Bruce Fein: November will present clear choice
MATTHEW PALEVSKY, JOURNALIST: The Democratic debate was held in Austin, Texas, a state that Hillary Clinton has to win, many say, in order to have a chance for this nomination. Did she do enough in this debate to gain some momentum? What jumped out at you?
BRUCE FEIN, FOUNDER, AMERICAN FREEDOM AGENDA: No. I think what she did was lose momentum by answering questions and with her facial gestures and tone of voice indicating she’s lost, being quite defensive, and I think hitting at the capillaries rather than the jugulars, for example raising the issue of plagiarism from speeches drafted by his own chairman of his campaign, Deval Patrick, also a Massachusetts governor.
HILLARY CLINTON: I think that if your candidacy is going to be about words, then they should be your own words. That’s I think a very simple proposition. And, you know, lifting whole passages from someone else’s speeches is not change you can believe in; it’s change you can Xerox. And I just don’t think—.
CLINTON: No, but, you know, Barack, it is, because if you look—.
FEIN: So on that score, I think she had all the earmarks of a loser rather than a winner, and I think that she will be decisively defeated in Texas.
PALEVSKY: Anything else jump out that might foreshadow the general election?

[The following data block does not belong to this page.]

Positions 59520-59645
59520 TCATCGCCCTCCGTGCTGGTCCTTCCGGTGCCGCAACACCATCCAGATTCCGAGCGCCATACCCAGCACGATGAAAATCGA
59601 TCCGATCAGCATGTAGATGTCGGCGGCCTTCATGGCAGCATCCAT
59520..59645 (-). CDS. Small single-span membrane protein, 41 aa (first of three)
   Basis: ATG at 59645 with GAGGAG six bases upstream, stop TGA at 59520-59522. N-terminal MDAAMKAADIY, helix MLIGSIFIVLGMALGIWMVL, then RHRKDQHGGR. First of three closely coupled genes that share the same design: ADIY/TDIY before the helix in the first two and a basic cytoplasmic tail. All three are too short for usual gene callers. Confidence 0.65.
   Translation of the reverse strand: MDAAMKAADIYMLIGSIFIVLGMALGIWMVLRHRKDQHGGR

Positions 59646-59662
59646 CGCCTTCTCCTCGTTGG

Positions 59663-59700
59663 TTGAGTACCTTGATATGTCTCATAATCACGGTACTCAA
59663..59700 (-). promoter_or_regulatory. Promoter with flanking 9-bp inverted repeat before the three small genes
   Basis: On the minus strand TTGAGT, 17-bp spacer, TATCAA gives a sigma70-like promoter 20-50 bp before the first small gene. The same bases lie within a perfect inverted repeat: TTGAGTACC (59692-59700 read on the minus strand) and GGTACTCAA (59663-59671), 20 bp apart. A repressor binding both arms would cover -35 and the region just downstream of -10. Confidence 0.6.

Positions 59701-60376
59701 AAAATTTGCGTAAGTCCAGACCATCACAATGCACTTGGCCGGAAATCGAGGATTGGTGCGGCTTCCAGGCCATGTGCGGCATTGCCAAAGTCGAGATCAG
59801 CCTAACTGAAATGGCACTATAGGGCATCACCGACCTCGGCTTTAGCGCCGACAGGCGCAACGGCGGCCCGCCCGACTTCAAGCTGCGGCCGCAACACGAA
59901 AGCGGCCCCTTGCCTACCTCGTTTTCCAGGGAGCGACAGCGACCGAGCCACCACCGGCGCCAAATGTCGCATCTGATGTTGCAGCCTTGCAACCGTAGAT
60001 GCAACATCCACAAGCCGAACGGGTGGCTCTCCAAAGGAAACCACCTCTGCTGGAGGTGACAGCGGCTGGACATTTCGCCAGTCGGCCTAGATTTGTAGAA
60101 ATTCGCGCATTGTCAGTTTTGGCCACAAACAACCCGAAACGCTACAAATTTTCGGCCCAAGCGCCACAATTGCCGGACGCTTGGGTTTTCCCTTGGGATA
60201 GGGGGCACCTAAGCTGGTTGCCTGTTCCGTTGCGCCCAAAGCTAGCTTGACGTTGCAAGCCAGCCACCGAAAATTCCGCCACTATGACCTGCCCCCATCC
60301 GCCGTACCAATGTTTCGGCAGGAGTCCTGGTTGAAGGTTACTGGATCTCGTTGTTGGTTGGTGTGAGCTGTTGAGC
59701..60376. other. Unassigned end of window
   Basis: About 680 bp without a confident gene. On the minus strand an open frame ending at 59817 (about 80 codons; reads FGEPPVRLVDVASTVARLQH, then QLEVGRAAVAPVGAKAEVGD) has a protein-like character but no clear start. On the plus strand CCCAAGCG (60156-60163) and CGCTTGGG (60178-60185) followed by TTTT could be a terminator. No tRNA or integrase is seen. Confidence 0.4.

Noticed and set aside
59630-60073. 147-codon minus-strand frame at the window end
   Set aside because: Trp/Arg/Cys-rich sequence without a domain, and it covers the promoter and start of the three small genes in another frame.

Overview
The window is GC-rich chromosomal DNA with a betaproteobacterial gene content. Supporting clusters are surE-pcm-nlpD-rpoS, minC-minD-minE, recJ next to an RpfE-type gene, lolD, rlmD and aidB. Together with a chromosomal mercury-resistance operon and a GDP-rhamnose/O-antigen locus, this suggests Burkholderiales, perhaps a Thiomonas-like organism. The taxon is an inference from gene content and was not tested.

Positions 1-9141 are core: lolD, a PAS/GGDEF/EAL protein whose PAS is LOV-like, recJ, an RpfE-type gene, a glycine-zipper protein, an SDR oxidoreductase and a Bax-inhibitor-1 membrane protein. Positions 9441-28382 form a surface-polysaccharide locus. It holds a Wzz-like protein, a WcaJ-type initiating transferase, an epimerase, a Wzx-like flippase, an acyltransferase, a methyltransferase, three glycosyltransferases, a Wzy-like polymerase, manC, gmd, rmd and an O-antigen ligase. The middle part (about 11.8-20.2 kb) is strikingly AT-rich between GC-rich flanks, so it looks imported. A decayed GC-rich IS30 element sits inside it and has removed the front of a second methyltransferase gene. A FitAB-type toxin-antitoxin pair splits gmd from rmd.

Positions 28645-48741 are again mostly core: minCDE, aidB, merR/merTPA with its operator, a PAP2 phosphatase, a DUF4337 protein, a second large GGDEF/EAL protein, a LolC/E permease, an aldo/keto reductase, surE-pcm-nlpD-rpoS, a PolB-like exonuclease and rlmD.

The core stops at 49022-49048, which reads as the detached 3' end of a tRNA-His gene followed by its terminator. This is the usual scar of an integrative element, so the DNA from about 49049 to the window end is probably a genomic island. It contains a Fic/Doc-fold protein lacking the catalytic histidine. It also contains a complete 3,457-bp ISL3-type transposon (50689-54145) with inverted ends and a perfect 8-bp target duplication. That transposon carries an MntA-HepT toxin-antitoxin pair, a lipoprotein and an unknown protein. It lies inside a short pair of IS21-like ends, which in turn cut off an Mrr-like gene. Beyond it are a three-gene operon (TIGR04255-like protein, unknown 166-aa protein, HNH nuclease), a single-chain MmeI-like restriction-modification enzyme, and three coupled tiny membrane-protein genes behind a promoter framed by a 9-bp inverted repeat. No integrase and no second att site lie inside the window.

FEIN: I think that what the comments that were made by both candidates on health care, dealing with Castro in Cuba, and the issue of national security indicates that McCain being the Republican nominee, this is going to be one of the clearest campaigns where decisive policy differences will emerge. And to that extent I think this will be a good opportunity for the voters, then, to decide the direction of the country. It’s clear, for example, that McCain will stay in Iraq for a prolonged period. He’s not going to move out. And he’ll be very aggressive, I’m certain, with regard to Cuba. He wouldn’t talk to Castro or anyone else there with a ten-foot pole. And he’ll by very aggressive in Iran. It’s also clear to me that McCain is not going to be promoting a national health insurance plan that will cover everyone, that he’s far more devoted to free-market economics. And it’s clear that Clinton and Obama are the old-time liberals when it comes to the economic issues, whether it’s moratoriums on mortgage foreclosures or more spending to try to revamp the economy, the green economy, if you will—all policies that suggest the government knows better than the private marketplace and we can somehow manipulate supply and demand curves. And the people will be given, I think, a very clear choice which direction they want to go.
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